MONTPELIER, Vt. — Ben Cohen and Jerry Greenfield wish a bill making its way through the Vermont Legislature had been law decades ago.

If they’d been allowed to set up as a benefit corporation their Ben & Jerry’s Homemade Inc., the Vermont-based super premium ice cream maker, they might not have had to sell out to the British-Dutch conglomerate Unilever 10 years ago this week.

Benefit corporations are devoted to a triple bottom line of “people, planet and profits,” said Andrea Cohen of Vermont Businesses for Social Responsibility.

Under legislation now proposed in Vermont and other states, they’d have their status as a benefit corporation, with an annual report on goals like environmental protection and community involvement, written into their charter. That would better enable them to dodge a takeover based purely on finances.

Sen. Hinda Miller, a sponsor of the Vermont bill, said a benefit corporation could resist a takeover bid and protect its social mission even in the face of a lucrative price-per-share offer.

“It gives the board of directors the ability to say no to someone who is offering a good price for the stock,” said Miller. “They can say, ‘Thanks for the great price, but … we have obligations beyond the price of the stock.’“

To earn and maintain its status as a benefit corporation, a company would have to file an annual report, available for public review, listing and detailing progress toward goals like lowering carbon emissions, providing health care for part-time workers, or giving employees time off for community service.

Benefit corporation bills have been introduced in Maryland and Vermont, and are expected to get a hearing next year in Colorado, North Carolina, Pennsylvania and Washington state, said Jay Coen Gilbert, co-founder of B Lab, a Philadelphia-area nonprofit promoting the benefit corporation idea.

Maryland’s has cleared both houses of its Legislature and is awaiting action by the governor. Vermont’s has passed the Senate and is expected to pass in the House and then be signed by Gov. Jim Douglas.

Under traditional corporate law, a company’s first duty is to maximize shareholder value. If Ben & Jerry’s had declined the 2000 offer of $43.60 per share from Unilever – nearly 25 percent above Ben & Jerry’s closing stock price a day earlier — it likely would have faced shareholder lawsuits, said Cohen and Greenfield, both now 59.

As a benefit corporation, Cohen and Greenfield, hippie capitalists known for creating quirky flavors like Cherry Garcia and Chunky Monkey, would have been better situated legally to rebuff Unilever’s offer and continue their tradition of holding a free folk-rock festival to coincide with their annual meeting.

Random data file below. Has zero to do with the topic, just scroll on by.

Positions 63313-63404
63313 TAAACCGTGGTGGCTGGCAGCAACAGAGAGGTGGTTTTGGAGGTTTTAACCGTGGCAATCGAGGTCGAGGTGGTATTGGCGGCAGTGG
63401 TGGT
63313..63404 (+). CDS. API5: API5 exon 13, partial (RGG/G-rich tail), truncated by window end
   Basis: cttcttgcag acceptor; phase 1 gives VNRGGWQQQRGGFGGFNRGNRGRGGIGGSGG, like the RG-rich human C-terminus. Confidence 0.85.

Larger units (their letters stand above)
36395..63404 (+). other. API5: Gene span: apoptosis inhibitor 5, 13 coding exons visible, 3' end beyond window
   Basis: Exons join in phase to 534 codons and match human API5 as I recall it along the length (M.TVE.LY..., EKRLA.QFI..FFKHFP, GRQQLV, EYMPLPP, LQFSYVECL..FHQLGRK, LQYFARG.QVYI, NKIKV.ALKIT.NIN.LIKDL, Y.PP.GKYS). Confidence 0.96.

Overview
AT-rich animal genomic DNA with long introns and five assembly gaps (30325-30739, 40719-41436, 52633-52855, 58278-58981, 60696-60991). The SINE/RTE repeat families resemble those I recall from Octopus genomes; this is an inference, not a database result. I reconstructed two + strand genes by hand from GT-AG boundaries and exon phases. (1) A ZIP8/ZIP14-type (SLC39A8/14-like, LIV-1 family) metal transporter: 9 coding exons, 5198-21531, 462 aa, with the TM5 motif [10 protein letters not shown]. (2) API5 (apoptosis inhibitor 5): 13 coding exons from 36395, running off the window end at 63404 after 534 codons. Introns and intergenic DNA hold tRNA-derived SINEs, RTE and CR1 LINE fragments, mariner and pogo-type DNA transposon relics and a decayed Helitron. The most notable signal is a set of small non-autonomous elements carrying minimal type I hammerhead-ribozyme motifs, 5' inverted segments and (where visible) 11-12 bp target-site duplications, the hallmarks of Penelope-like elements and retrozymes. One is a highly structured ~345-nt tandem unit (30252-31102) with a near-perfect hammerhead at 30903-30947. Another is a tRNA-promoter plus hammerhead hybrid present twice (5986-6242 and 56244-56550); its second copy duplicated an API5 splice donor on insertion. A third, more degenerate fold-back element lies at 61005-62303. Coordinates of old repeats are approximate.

B Lab has two strategies. One is trying to get states to give legal backing to companies that want to fashion themselves as benefit corporations. The Vermont bill calls on companies to hire an outside director to monitor their efforts and produce an annual report on what the companies’ social goals are and how well they are progressing toward them.

A second B Lab strategy is its “Certified B Corporation” program, something akin to the Good Housekeeping seal of approval. To get that, companies must take a survey with questions on everything from whether the company uses tax shelters to whether it offers paid maternity and paternity leave.

Answers are graded, and companies scoring better than 80 of a possible 200 points can become Certified B Corporations.

So far, 285 corporations, with $1.1 billion in combined annual revenues, have met the standard for certification, Gilbert said. “But it is not legally recognized” until states pass laws doing so, he said.

Greenfield and Cohen said Unilever, which still employs both of them, generally has been good about pursuing a social mission, but could have been better.

They cited the company’s recent move that it would source chocolate and other ingredients from suppliers that observe “fair trade” practices designed to avoid exploiting workers in developing countries.

“We were asked, would we have made that commitment sooner if we were not owned by Unilever,” Greenfield said. “We answered yes, which I think some people at Unilever were not that happy about. But that’s the reality of it.”

Cohen said he wasn’t sure the new law would provide enough protection from a hostile takeover, but added it’s worth a try.

“The more defenses that you have and the more legal roadblocks to having the company taken over by an entity that doesn’t share that social mission, the better it is for keeping the interests of the community at heart,” he said.


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